The sailing journey continues with the revelation that Naiad – our home-built sailing boat and home – isn’t big enough. Gonna need a bigger boat!
Taking 9.5 years to build Naiad (a Bruce Roberts 28′ Motor Sailor), launching, setting sail across 2 Australian eastern States, extending Naiad to 34′, more sailing, and living full-time on Naiad, the time has finally come…
Need to apologise in advance for the quality of some of these 35mm film photos from a lifetime ago. Life aboard a boat is not a great environment in which to store film. I’m not great at scanning negatives either.
By 2005, Naiad has been our home for around 18 years.
Enjoying coastal cruising up and down Australia’s east coast while picking up work along the way, slowly the realisation creeps in. Perhaps it’s time for a bigger and faster boat – we’ve outgrown Naiad. She’s been very good to us and always got us out of sticky situations.
But, the desire to sail further afield beckons and so, a new dream is born. A new era. The search for a bigger boat.
No, not building a boat this time, going to buy one. A production boat. A plastic boat. My nickname for a boat built from fibreglass. This nickname is after building and living on a steel boat for almost 2 decades.
Perhaps this never crossed your mind. But, if you hit a reef or run aground in a steel boat it’s a little more forgiving than fibreglass, wood, or Ferro cement.
I’ve had this conversation with other yachties over the years, and everyone has their own view. Although for me, steel is a little more comforting.
After the blood, sweat, and tears that went into building Naiad, this new venture of buying a boat seems both scary and quite daunting. Not to mention also very expensive. Naiad also needs to be sold at some point.
I’m sharing a few extra photos with you of the Australian east coast for your delectation.
Researching a boat
While sailing in the Whitsunday Islands over 2005/2006, we take the liberty to check out as many different sailing boat designs as possible.
This is a great way to learn the pros and cons of different designs, so approach charter companies as there are loads in the Whitsundays.
Owners of charter boats are always eager to discuss their fleet and openly discuss what they do and don’t like about each design. Talk to an owner long enough and eventually, you’re welcomed aboard – as long as they’re not busy. It’s a great way to see internal designs without the pressure of purchasing or listening to a salesman.
Deciding on a design
More research. Checking out loads of designs in the flesh. Dragging ourselves to a couple of boat shows. Listening to the painful sales spiel of why a boat is excellent for our needs, not what we want from a boat. And after 18 months, we find The One.
No, I don’t mean the actual boat. Just choose the design to concentrate our efforts on. It’s an American design and built Catalina 400 Mk II, but decide that it can’t be older than 10 years. The Catalina is such a beautiful boat…
…and a Catalina have a very good reputation as strong-built cruising boat. This roomy lovely-looking boat ticks all the boxes and then some, but there is just one small hitch…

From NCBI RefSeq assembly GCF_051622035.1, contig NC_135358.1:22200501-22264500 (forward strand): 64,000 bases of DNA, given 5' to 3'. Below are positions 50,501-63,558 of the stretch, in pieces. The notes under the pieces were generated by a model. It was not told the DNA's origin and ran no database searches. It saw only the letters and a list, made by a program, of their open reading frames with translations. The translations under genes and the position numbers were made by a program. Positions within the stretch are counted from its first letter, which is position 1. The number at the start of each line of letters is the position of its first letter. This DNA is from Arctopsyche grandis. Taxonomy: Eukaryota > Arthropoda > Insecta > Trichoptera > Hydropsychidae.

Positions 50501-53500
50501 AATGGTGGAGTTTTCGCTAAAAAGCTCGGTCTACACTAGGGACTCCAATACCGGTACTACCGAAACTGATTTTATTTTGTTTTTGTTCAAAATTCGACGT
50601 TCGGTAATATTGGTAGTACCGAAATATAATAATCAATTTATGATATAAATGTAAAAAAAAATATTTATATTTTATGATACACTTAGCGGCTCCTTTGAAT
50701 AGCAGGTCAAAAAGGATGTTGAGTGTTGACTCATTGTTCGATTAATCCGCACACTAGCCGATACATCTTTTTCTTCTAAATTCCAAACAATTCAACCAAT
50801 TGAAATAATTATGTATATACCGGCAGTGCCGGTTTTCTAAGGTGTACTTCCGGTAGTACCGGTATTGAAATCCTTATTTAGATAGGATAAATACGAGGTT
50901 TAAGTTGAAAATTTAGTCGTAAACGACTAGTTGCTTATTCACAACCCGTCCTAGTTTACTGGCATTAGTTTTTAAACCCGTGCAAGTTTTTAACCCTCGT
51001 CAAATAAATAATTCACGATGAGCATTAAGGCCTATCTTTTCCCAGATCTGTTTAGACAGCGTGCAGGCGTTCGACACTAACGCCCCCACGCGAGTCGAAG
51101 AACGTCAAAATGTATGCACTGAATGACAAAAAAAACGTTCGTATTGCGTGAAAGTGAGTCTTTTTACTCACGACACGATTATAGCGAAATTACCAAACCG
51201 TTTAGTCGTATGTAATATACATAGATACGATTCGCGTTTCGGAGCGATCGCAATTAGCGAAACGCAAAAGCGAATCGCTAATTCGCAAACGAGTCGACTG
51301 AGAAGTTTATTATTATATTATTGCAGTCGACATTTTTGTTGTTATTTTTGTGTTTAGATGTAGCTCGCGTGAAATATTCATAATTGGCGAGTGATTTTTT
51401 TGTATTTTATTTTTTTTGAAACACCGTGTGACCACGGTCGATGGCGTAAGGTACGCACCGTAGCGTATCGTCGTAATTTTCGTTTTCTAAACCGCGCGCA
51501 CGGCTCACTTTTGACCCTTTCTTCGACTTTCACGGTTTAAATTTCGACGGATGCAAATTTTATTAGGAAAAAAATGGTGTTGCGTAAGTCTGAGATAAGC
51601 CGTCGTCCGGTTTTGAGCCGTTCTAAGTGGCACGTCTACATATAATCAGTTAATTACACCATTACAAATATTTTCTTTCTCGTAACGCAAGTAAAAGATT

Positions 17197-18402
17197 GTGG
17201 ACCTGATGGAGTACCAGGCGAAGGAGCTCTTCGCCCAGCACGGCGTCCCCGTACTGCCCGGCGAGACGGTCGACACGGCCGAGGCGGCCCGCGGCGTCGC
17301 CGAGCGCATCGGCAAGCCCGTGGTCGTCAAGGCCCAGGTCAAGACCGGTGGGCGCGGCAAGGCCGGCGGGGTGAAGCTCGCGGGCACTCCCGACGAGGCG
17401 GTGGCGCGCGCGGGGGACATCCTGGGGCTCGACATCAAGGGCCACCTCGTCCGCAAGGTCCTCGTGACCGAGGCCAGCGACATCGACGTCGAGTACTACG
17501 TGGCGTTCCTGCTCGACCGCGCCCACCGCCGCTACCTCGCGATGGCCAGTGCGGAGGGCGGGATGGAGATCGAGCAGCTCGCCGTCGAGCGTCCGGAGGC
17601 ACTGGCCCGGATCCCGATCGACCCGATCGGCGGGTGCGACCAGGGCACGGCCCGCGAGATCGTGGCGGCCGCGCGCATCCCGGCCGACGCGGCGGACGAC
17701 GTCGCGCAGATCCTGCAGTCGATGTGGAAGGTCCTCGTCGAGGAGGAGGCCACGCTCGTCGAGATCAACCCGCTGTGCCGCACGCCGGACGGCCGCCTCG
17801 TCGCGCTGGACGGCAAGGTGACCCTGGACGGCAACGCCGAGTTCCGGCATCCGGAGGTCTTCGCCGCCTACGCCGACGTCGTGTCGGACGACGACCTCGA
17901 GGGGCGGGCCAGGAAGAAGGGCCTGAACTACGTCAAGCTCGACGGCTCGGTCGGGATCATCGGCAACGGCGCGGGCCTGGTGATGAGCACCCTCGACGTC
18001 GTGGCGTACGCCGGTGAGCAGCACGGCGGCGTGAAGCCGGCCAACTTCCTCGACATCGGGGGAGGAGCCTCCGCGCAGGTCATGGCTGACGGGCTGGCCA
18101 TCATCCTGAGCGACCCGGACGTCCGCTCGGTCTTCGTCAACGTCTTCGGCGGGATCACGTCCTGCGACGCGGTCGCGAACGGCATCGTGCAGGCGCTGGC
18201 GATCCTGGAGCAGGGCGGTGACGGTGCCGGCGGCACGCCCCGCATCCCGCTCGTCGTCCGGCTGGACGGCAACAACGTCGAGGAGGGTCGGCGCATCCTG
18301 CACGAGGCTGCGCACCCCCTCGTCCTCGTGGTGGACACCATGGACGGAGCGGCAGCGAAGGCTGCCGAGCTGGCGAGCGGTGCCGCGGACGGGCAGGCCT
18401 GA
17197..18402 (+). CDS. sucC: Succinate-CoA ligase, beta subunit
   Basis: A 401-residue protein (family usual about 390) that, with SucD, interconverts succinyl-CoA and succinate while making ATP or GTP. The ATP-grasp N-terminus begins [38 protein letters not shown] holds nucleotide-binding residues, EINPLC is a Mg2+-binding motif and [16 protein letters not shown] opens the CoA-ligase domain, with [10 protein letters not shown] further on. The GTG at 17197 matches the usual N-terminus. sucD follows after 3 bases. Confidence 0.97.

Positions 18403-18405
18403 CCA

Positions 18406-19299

Searching the globe
A Catalina of any size is not an easy boat to find in Australia.
If such an animal exists, typically, the price tag is hideously expensive and much higher than what we can afford. The couple of Catalinas that are available in Australia are ridiculously expensive. So, starts the search for a boat overseas.
You need to remember that at this point, we have some sailing miles under our belt. Albeit coastal and not blue water passages. If you throw in also living on Naiad for such a long time, then we already know exactly what we want in the next boat. What works and what doesn’t for us…
Remember, all boats are compromises and there are always drawbacks. There’s no such thing as the perfect boat.
Whether it’s a steel boat that rusts, a fibreglass boat that gets osmosis, a timber boat that experiences worm, or a Ferro cement boat that rusts from the inside out – all materials have their problems.
Let’s face it when something is constantly submerged in an unfriendly watery environment drenched in salt, this definitely creates loads of issues.
How do you narrow an overseas market?
With the world as our oyster now and thousands of available boats, all of this can be quite overwhelming.
So, how do you narrow down the search for a boat around the world?
Easy. Pick a design and stick to it. Don’t deviate. Otherwise, you’ll never full-fill your dream. You’ll find yourself 5 years down the track still looking for the perfect boat.
Decide on whether you’re going to sail it back to your home country immediately, ship it back (very expensive), or cruise for several years. And, eventually return to your home country slowly – across the Pacific in our instance.
After an extensive search, we find 8 boats around New York and also another couple in other areas of the US. With numerous emails back and forth to brokers a month before leaving Australia, we are sure we’ll be buying another boat.
Throughout email communication, US-brokers seem very eager to help and also to take our money. Maybe it’s because we’re cash buyers.
I’m hoping that we don’t have any hassles after landing in New York and meeting these thirsty brokers. After all, we’ll be a long way from home and at the mercy of salespeople…